I suppose this is a good time to mention what Trevor is riding. He’s on the last production year of the renowned XR650R. The bike was purpose built to dominate the Baja race and it did just that. This bike is at home here. This particular specimen was a cherry that Trevor picked from the Craigslist litter awhile back. It only had about 3000 miles on it. The frame wasn’t even scuffed from boots rubbing on it. In typical Trevor fashion, it’s been modified and customized. He made it out to look like a much older Honda. I’m sure he’ll jump on here and correct me, but he was going for an 80’s look with it. I got to ride it later during this day and it just won’t stop trying to pull your shoulders out of their sockets! It rips, let’s just leave it at that. Plus, Trevor is a good rider.
We had an idea for a big loop, but we left late from being hung over and such. That idea quickly faded as we realized just how long it took for the little blue dot on his phone to advance. Today was gonna have to be an out and back. That’s ok. You see things differently going in each direction.
The road was great! Washboard, some rocky areas, and some typical Baja lack of maintenance where the road is washing away back to nature. Baja was hit really hard by tropical storms last year and the rain, wind, and flash flood did tons of damage to everything and much of it isn’t even starting to be repaired. We were having fun though.
How long have I dreamed of this moment? Ever since I first started reading stories on advrider years back, I have dreamed of this moment. That moment when I am finally riding my bike in Mexico. This is happening! I’m in my own personal heaven and I am here with my brother and my dad.
Trevor was mostly out in front. I stop to take pictures. Also, I like to think Hobbes is a dirt bike, but he is not compared to the XR.
After we conceded that the loop which looked good on the map was way, way, way too big for the day, we made the goal Punta San Francisquito. However, soon even that looked to be pretty far. We were looking at our mileage when we stopped at San Rafael and we’d gone almost 50 miles already. We still had a ways to go. Trevor said he had a range of about 130 on the low side and a solid 140-to maybe 150 if he went easy on the throttle. Shall we push on to get out to Punta San Francisquito. Well, “We’ll either make it or we won’t!” Hobbes had the fuel to make the whole trip and I could always run the last 20 or 30 miles when he ran out of fuel to come back with the rotopax from Dad’s boat or the van. Of course, it was also getting late and the sun would be going down soon.
The scenery was stunning riding along with the Sea of Cortez coming into view from time to time. The mountains inland were outlined and framed by many types of clouds in one sky. The plant life was different than any I had ever seen. Yes, we were truly in a different country.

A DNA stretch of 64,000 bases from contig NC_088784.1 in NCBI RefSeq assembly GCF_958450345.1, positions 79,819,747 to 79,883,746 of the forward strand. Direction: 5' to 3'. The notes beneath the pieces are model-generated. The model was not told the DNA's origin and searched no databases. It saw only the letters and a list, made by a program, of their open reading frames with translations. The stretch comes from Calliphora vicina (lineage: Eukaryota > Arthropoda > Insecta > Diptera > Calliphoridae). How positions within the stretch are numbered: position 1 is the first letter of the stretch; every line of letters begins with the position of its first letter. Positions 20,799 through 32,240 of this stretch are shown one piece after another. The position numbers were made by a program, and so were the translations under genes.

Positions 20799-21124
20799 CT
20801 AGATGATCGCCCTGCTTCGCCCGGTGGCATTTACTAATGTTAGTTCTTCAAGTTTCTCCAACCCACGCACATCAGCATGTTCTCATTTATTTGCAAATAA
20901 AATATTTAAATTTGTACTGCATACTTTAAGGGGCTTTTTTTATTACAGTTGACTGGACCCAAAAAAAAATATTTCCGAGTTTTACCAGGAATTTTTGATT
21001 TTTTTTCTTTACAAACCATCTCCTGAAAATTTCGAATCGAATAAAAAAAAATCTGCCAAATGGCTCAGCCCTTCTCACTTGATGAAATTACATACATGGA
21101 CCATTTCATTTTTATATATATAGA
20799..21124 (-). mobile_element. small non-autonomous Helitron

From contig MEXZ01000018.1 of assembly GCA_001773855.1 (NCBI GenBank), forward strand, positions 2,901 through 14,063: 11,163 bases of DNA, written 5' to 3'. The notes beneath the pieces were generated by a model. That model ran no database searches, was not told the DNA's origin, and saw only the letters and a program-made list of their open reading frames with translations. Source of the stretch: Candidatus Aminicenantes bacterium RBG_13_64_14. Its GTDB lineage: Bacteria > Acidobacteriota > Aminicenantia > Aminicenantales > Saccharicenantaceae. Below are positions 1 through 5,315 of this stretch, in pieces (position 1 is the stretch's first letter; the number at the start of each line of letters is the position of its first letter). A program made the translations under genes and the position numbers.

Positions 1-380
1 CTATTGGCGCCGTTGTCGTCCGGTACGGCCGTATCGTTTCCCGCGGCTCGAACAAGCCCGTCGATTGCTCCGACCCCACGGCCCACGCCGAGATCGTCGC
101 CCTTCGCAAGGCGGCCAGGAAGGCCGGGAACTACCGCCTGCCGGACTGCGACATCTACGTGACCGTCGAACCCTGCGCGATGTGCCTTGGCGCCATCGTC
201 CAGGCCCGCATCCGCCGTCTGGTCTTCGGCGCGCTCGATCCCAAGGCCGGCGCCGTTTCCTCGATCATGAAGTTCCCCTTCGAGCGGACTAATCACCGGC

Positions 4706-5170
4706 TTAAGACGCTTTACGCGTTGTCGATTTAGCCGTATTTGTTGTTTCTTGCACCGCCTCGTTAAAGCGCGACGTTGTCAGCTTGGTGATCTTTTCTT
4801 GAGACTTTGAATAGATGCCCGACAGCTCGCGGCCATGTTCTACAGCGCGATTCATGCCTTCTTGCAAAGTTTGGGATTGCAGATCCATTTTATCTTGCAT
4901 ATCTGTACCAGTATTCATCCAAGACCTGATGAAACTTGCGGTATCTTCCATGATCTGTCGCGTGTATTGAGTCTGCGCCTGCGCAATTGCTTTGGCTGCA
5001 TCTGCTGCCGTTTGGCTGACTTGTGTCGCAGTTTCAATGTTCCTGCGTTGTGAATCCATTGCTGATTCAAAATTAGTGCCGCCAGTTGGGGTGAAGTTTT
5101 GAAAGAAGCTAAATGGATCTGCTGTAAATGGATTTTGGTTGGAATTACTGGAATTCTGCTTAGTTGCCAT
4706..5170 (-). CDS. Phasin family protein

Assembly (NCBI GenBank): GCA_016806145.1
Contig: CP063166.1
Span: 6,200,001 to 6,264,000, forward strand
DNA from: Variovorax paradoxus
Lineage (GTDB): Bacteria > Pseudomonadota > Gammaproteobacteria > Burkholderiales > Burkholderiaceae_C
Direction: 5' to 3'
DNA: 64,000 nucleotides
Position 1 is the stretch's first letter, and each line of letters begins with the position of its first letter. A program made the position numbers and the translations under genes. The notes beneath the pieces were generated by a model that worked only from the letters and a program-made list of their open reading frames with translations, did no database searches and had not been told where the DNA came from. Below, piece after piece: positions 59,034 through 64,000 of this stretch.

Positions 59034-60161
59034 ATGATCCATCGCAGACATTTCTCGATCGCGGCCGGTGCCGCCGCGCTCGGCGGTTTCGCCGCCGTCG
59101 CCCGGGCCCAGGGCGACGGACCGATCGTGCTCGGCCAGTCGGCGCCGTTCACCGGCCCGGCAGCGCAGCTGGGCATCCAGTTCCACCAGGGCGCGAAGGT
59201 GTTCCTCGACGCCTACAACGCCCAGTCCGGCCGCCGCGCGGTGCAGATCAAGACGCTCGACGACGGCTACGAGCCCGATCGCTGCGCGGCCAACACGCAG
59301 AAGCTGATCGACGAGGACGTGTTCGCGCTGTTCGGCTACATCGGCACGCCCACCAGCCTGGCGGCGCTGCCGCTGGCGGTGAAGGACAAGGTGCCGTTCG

We made to Punta San Fransisquito. It was about like I expected. It was very run down and abandoned. Much of Baja looks like this. We pulled up to the sea edge in the center of “town”.
It didn’t look like anybody was around but a lady came out of the main building. We exchanged our pleasantries and I remember commenting, “Fin de camino”. I doubt that is proper Spanish, but the meaning got across that we were at the end of the road and she smiled.
She asked if we needed a place to stay or some food. We declined, but I asked, “Gasolina?” “Si.” I’m shocked! They have fuel! We tell here we could use a few liters each. The only other people in town were two older men and one of them came out to the “gas station” with us. Why I didn’t take a picture is beyond me. I took a picture of the gas station but not of getting Hobbes filled up from a five gallon can in the middle of nowhere Baja! Check that one off the list at least. Mission accomplished on day one of riding.
We went back inside and paid what I am sure was about $7 a gallon. We were happy to have it and they deserved to make a profit to hauling all those cans that far out in the middle of nowhere. Certain things in life have value like that.
We said, “Adios” and got ready to head back to camp. It ended up being close to 90 miles and we had a ways to go to get home. Quite irresponsible I must say. Trevor never would have even made it close to home and he would have been waiting for quite some time for me to arrive back with fuel. However, “We’ll either make it or we won’t!”
Trevor smiles at me as he puts on his helmet and says, “You know what this means right? I don’t have to go easy on the throttle!” And he was off!
The way back north was more beautiful than the way south. Late afternoon ticked along as the light began to change a bit. The subtle hues of the desert come out during this time of the day and the harsh landscape softens. The clouds spread across the sky reflected the changing rays of the sun as we rode along in our heaven.